I recently got asked to do a blog post on how to budget for your trip. It’s actually quite a hard post to write, as everyone is different, wanting a different experience and it also depends where in the world you’re going. Someone who’s heading to New York for a weekend, is going to have a different budget to someone who’s heading to Thailand for 2 weeks. But I can help you how to plan your budget.

First of all, you need to decide if you want is as cheap as possible (but not being tight and missing out), or whether you don’t mind splashing the cash. This post is to help those who want a cheaper option, such as backpackers.

If you opted for the cheap way, you have a few different options, some of which are even FREE! Yes FREE!

Couch Surfing – A lot of backpackers use to find a free place to sleep for the night. It can be a spare bedroom, or someones sofa to sleep on. It means you get to hang out with the locals, which usually means you’ll discover things you wouldn’t have done had you stayed in a hostel or hotel. You can become good friends from the experience, and end up staying in touch, which is always handy!  A lot of people think couch surfing is unsafe, but this site makes it safe. People are left references/reviews, and they get to tell you a bit about themselves, meaning you’re not going to end up with some crazy person that is nothing like you!

Hostels – Possibly the most popular option if you’re on a cheap budget, is staying in a hostel. Hostels can be as cheap as £2 a night, depending where in the world you’re staying. Most have private rooms, so if you want to pay a little more, you can have your own space. This still works out cheaper than a hotel most of the time, and you still get the social vibe of a hostel. Not all hostels are grungy and dirty, and a lot are actually really nice. I’ve found ones with rooftop pools, for as cheap as £4 a night! is a really good site for finding hostels.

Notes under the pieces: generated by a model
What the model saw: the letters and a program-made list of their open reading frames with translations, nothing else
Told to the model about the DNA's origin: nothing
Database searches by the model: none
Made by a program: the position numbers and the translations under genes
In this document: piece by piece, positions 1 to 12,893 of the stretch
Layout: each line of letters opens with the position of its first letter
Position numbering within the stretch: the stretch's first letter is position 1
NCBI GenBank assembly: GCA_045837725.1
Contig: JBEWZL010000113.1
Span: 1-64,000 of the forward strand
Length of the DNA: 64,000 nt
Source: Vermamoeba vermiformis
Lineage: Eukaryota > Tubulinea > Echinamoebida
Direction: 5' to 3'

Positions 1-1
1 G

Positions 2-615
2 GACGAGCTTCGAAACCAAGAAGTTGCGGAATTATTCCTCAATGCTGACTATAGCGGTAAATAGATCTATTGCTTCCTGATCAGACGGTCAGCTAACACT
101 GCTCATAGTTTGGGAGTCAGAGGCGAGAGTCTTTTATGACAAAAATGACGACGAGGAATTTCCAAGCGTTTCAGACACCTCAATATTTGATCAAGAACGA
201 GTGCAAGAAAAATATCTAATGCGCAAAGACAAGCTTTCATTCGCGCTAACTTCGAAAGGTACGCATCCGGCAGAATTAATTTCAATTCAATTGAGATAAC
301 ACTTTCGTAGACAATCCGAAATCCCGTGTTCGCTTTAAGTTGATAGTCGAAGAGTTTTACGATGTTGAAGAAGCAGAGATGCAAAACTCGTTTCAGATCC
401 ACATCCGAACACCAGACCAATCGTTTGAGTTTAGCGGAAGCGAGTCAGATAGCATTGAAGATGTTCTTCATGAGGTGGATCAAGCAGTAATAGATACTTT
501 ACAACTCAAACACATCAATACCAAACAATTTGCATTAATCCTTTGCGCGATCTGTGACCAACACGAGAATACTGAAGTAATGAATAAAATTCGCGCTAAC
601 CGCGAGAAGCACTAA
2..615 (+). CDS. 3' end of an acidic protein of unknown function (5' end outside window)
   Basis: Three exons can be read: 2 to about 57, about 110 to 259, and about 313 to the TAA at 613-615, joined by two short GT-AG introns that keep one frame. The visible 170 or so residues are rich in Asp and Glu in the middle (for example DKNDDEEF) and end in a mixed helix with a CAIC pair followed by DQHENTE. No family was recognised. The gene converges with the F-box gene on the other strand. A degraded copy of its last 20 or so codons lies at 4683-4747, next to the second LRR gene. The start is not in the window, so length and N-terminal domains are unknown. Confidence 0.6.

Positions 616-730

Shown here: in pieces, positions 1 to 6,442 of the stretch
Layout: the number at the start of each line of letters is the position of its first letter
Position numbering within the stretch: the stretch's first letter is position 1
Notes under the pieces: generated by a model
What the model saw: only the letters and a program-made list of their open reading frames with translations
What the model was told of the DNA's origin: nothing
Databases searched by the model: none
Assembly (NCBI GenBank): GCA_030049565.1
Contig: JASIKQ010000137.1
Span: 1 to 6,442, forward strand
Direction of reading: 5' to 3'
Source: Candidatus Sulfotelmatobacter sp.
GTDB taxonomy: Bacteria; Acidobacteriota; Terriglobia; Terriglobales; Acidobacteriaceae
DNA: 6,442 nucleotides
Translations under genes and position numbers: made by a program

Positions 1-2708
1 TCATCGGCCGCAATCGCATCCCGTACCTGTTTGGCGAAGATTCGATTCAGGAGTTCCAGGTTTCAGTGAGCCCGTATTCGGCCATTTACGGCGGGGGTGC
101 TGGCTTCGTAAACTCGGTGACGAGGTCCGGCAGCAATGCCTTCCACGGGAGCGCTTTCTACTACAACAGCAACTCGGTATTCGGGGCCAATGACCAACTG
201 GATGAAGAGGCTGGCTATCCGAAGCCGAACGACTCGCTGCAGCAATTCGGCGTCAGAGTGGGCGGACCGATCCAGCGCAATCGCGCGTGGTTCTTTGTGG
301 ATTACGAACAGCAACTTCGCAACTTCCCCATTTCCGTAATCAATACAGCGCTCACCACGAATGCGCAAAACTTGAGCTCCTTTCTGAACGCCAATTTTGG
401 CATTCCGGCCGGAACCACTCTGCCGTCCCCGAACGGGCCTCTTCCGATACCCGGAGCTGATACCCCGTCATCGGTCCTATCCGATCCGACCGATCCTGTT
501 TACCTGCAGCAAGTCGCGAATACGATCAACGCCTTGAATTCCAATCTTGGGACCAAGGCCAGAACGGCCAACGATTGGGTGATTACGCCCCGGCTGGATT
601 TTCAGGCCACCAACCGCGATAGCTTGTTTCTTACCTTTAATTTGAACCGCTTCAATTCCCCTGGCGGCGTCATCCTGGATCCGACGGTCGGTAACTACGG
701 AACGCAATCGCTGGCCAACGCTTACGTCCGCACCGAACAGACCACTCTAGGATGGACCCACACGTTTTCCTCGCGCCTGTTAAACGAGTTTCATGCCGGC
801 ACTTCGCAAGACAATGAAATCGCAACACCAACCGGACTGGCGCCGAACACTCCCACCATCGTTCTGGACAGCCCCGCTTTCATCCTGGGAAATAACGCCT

Air BnB – A really popular site, with some quirky stays, such as treehouses etc. If there’s a couple of you, it may work out cheaper doing it like this, rather than staying in hostels/hotels. You get the whole apartment to yourself, and if you’re splitting the costs, it saves hell of a lot. A good example of this is for my upcoming trip to Hong Kong. It’s quite expensive for accommodation in Hong Kong, and a decent hostel is costing me £75 for 4 nights. It’s still cheap, but compared to my £5 a night accommodation in Thailand, it’s a lot more. An apartment on Air BnB popped up, in the same area as my hostel, for £60, for the same amount of nights. I’m paying more for a hostel, sleeping in a bunk bed with 7 others in the room, than I would have for an apartment to myself. And there’s a double bed, so had I been going with someone else, that would have been £30 each for 4 nights. Unfortunately I can’t cancel my hostel reservation, without them charging me. On the plus side, I’m going to be able to meet people. Being in an apartment on my own might have got lonely after a few nights.

Do a bit of research and see what kind of activities you want to do before you go. You may find trip ideas on Trip Advisor and there will be organised tours to book, but these can work out more expensive than doing it yourself. For example, to do a guided hike in Hong Kong, it was £60. Or I did a bit of research, found out about the route, found how to get to the starting point, and it’s going to cost me a couple of £’s on the bus to get there. That’s saving myself over £50! Sometimes the tours also charge you for something that’s free to visit. So be aware before you book anything. Sometimes they can work out good value for money, but I’ve found it’s very rare. So always do your research! Research also gives you a good idea of how much things are going to cost, which can help you plan your budget a little better.

Food & Drink